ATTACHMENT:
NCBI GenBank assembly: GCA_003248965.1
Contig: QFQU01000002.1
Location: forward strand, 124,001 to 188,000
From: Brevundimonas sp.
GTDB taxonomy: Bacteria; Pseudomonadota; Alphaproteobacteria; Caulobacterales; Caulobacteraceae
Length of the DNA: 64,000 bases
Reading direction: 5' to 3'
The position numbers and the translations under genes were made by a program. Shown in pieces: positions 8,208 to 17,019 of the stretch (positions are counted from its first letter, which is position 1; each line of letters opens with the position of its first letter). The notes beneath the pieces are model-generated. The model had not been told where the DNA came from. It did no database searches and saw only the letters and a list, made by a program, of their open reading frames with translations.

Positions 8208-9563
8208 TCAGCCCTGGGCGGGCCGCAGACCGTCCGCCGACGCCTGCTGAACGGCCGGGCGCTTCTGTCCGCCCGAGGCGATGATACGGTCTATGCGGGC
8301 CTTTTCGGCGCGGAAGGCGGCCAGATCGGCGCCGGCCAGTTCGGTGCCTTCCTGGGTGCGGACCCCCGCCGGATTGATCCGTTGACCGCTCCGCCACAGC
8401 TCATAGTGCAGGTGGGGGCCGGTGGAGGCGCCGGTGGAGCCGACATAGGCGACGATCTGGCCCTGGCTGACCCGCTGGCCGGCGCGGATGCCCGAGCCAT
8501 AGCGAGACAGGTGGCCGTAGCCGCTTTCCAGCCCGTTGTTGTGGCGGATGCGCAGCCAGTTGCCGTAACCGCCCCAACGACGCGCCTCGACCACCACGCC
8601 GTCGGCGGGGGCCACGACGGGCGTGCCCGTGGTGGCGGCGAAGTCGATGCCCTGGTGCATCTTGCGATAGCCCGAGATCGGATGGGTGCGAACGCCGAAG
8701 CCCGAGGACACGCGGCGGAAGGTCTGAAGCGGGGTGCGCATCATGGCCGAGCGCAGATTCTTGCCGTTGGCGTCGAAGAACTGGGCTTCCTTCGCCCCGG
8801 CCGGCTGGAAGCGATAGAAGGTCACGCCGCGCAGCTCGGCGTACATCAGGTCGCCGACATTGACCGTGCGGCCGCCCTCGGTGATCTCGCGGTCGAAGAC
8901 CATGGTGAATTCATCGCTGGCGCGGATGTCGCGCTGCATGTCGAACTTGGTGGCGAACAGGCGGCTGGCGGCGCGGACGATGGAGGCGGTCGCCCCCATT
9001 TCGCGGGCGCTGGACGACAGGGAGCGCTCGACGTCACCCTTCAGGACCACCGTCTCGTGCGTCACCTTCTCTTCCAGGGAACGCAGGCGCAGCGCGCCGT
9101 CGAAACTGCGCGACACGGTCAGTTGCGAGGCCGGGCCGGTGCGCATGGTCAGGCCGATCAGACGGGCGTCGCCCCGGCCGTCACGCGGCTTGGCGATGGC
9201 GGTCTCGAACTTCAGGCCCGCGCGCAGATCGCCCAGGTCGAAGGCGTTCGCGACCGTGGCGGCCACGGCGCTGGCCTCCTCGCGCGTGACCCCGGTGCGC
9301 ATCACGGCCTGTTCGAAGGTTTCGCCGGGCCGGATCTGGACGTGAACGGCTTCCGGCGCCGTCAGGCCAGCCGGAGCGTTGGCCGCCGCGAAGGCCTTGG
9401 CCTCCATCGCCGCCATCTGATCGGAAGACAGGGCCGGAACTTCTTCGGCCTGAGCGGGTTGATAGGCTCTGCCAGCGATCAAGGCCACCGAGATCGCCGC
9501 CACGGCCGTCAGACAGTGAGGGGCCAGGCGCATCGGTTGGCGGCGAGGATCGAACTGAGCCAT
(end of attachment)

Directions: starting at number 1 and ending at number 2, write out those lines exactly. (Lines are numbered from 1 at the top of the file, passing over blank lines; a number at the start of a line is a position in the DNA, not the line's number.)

NCBI GenBank assembly: GCA_003248965.1
Contig: QFQU01000002.1